S+L logo

A Cloud of Witnesses

Fr. Thomas Rosica, CSB

November 21, 2012
Pope Benedict XVI canonizes three new saints
from the countries where the Knights of Columbus are present.
By: Fr. Thomas Rosica, CSB 
On World Mission Sunday, Oct. 21, during the Synod of Bishops on the New Evangelization in Rome, Pope Benedict XVI canonized seven new saints. Among them were two martyrs (a French Jesuit missionary to Madagascar and a young Filipino layman); two founders of religious congregations (an Italian priest and a Spanish sister); two laywomen (a Native American and a German), and a German religious sister who worked in a leper colony.
Three of the new saints spent their lives in countries where the Knights of Columbus is present today.
Mother Marianne Cope (1838–1918), formerly Barbara Koob (now officially Cope), was born Jan. 23, 1838, and baptized the following day in what is now western Germany. Her family emigrated to America shortly thereafter, where Barbara labored for a time as a factory worker before pursuing a vocation to the religious life.
The young Sister Marianne worked as a teacher and hospital administrator, and in 1870 was elected superior of St. Joseph's Hospital in Syracuse, N.Y. In 1883, she received an unexpected invitation from Father Leonor Fouesnel, emissary of the Hawaiian government, to come and help the "afflicted members" of the Kingdom of Hawaii.
Mother Marianne responded to the invitation to assist with the care of lepers on the island of Molokai. She left with six sisters in 1883, planning to get them settled and then return to Syracuse. However, after five years of managing a hospital in Honolulu, Mother Marianne herself volunteered to go to Molokai to work with the lepers who had been exiled there.
The life of Mother Marianne complements the life of St. Damien of Molakai (1840-1889), beloved for his self-sacrifice for the lepers of Hawaii. Mother Marianne spent the last 30 years of her life working closely with Father Damien and with the outcasts of society. When she died at the age of 80 in 1918, a Honolulu newspaper wrote:
Seldom has the opportunity come to a woman to devote every hour of 30 years to the mothering of people isolated by law from the rest of the world. She risked her own life all that time, faced everything with unflinching courage, and was known for her gentle smile.
St. Kateri Tekakwitha, known as the "Lily of the Mohawks", was born to a Christian Algonquin mother and a Mohawk father in 1656 in upstate New York. At the age of 4, smallpox attacked Kateri's village, taking the lives of her parents and baby brother and leaving Kateri with facial scars and seriously impaired eyesight. Although terribly weakened, scarred and partially blind, she survived and was adopted by her uncle, a Mohawk chief.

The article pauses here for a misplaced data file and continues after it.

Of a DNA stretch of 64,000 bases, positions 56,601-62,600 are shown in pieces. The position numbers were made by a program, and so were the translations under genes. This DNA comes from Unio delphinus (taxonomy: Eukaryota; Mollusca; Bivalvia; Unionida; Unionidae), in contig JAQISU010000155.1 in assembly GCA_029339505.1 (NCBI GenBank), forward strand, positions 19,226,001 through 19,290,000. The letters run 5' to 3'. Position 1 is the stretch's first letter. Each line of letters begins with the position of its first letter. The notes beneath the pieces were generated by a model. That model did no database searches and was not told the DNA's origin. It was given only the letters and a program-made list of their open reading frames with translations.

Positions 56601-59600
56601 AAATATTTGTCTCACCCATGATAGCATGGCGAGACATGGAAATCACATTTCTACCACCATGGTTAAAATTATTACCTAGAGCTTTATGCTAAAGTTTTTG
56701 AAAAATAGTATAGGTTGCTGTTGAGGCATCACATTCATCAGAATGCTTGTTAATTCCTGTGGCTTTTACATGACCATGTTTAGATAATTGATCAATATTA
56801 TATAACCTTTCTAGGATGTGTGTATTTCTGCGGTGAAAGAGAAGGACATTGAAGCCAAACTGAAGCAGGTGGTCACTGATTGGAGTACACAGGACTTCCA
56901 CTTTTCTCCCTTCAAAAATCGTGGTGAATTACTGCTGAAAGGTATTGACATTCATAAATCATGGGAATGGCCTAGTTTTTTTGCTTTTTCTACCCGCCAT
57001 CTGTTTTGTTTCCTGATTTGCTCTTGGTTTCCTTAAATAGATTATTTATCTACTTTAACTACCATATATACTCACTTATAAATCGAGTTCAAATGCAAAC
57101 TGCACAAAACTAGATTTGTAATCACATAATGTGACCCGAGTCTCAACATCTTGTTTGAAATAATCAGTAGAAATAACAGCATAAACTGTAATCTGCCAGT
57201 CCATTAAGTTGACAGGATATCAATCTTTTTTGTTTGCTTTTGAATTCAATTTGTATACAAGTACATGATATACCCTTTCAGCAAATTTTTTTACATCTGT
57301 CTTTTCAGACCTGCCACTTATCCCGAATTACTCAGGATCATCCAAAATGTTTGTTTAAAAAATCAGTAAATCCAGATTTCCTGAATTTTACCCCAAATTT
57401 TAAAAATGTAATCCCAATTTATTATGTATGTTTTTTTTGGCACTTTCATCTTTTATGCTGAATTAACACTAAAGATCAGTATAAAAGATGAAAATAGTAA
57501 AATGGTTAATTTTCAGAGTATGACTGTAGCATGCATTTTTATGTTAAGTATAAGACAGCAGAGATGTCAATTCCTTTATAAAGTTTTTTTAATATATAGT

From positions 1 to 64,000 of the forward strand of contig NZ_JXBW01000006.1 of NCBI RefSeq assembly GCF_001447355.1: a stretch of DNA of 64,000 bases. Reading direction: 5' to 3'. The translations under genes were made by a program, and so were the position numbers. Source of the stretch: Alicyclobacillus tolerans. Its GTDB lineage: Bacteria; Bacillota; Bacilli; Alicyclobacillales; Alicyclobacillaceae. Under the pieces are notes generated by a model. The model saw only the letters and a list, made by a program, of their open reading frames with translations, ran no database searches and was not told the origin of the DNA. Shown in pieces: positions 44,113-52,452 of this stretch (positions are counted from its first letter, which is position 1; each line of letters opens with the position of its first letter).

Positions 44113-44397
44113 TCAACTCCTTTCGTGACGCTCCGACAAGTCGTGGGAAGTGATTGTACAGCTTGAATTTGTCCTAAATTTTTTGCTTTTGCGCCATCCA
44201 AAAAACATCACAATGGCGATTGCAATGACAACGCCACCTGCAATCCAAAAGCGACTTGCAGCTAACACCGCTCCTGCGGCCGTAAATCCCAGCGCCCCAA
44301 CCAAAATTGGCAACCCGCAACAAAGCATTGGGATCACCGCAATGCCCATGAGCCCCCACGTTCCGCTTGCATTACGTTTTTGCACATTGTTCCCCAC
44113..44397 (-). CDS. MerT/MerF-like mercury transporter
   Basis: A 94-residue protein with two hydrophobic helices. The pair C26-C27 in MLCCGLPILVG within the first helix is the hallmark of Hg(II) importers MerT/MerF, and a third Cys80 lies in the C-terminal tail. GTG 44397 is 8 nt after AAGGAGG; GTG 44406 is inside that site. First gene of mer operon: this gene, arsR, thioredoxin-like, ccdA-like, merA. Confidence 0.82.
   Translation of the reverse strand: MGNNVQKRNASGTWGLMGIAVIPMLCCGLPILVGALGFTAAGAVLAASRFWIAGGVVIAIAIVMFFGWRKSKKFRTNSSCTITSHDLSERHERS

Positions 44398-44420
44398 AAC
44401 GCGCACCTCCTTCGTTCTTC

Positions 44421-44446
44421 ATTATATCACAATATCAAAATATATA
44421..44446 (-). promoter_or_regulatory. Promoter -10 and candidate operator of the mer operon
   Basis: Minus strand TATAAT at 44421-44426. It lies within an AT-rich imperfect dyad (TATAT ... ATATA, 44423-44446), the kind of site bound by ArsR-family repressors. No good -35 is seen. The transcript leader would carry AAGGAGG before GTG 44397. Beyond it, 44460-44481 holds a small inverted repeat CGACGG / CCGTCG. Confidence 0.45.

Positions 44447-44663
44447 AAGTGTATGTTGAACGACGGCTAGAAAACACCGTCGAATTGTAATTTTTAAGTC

Kateri's family did not accept her choice to embrace Christianity. After her baptism, she became the village outcast and was threatened with torture or death if she did not renounce her religion. Due to the increasing hostility from her people and because she wanted to devote her life to God, Kateri left her village in July 1677 and fled more than 200 miles to the Catholic mission at Sault Saint-Louis, near Montreal.
On March 25, 1679, Kateri made a vow of perpetual virginity, choosing to remain unmarried and totally devoted to Christ for the rest of her life.
The following year, Kateri died at the age of 24. Her last words were, "Jesus, I love you," and the scars on her face reportedly disappeared immediately after her death.
Kateri is the first native North American saint. Her earthly life was hidden in the 17th century, yet her message continues to resound today.
A third newly canonized saint who models for us passion and devotion to God is the young migrant, sacristan and missionary catechist, St. Pedro Calungsod, from the Cebu province of the Philippines.
Few details of Pedro's early life prior to his missionary work and death are known. He was a young lay missionary who traveled abroad to proclaim Christ to others. On April 2, 1672, he suffered a martyr's death in modern-day Guam at the age of 17 while trying to defend a Jesuit priest (Blessed Diego Luis de San Vitores) from those who hated Christianity. The attacker killed Pedro with a spear and a machete, and the bodies of Father Diego Luis and Pedro were then tied together and thrown into the sea, never to be found again.
The faith that was planted in the Philippines and Guam in 1668 did not die with Father Diego Luis, Pedro Calungsod and the first missionaries there.
St. Pedro Calungsod is now the second Filipino saint after St. Lorenzo Ruiz, who was martyred in Japan in 1637. Like St. Marianne Cope and St. Kateri Tekakwitha, St. Pedro is now honored among the "great cloud of witnesses"that continue to inspire and surround us, showing us the way to our heavenly homeland (cf. Heb 12:1).
Amid conflict, suffering and martyrdom, these saints remained present to the people around them. Through their lives, they modeled for us authentic human relationships, with their feet firmly planted on earth and their eyes fixed on heaven.
This article appeared in Columbia Magazine, November 2012 issue.  Posted here courtesy of the Knights of Columbus Supreme Council.
Photo credit:
All above Photos: CNS photo/ Paul Haring (October 21, 2012).